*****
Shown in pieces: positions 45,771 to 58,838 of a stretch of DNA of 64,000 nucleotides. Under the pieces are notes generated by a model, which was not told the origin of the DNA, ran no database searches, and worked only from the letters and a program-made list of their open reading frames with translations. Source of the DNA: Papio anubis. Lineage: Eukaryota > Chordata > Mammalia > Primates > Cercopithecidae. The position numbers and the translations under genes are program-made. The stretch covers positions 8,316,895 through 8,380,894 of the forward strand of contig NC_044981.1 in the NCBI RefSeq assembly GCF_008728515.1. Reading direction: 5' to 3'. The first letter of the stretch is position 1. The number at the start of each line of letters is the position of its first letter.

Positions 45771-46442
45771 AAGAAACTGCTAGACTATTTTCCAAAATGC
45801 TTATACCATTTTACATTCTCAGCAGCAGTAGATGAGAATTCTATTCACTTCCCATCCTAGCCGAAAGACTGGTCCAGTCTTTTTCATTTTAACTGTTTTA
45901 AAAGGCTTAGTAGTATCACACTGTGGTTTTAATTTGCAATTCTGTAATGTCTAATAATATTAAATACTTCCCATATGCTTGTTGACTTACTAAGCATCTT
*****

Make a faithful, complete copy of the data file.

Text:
Shown in pieces: positions 45,771 to 58,838 of a stretch of DNA of 64,000 nucleotides. Under the pieces are notes generated by a model, which was not told the origin of the DNA, ran no database searches, and worked only from the letters and a program-made list of their open reading frames with translations. Source of the DNA: Papio anubis. Lineage: Eukaryota > Chordata > Mammalia > Primates > Cercopithecidae. The position numbers and the translations under genes are program-made. The stretch covers positions 8,316,895 through 8,380,894 of the forward strand of contig NC_044981.1 in the NCBI RefSeq assembly GCF_008728515.1. Reading direction: 5' to 3'. The first letter of the stretch is position 1. The number at the start of each line of letters is the position of its first letter.

Positions 45771-46442
45771 AAGAAACTGCTAGACTATTTTCCAAAATGC
45801 TTATACCATTTTACATTCTCAGCAGCAGTAGATGAGAATTCTATTCACTTCCCATCCTAGCCGAAAGACTGGTCCAGTCTTTTTCATTTTAACTGTTTTA
45901 AAAGGCTTAGTAGTATCACACTGTGGTTTTAATTTGCAATTCTGTAATGTCTAATAATATTAAATACTTCCCATATGCTTGTTGACTTACTAAGCATCTT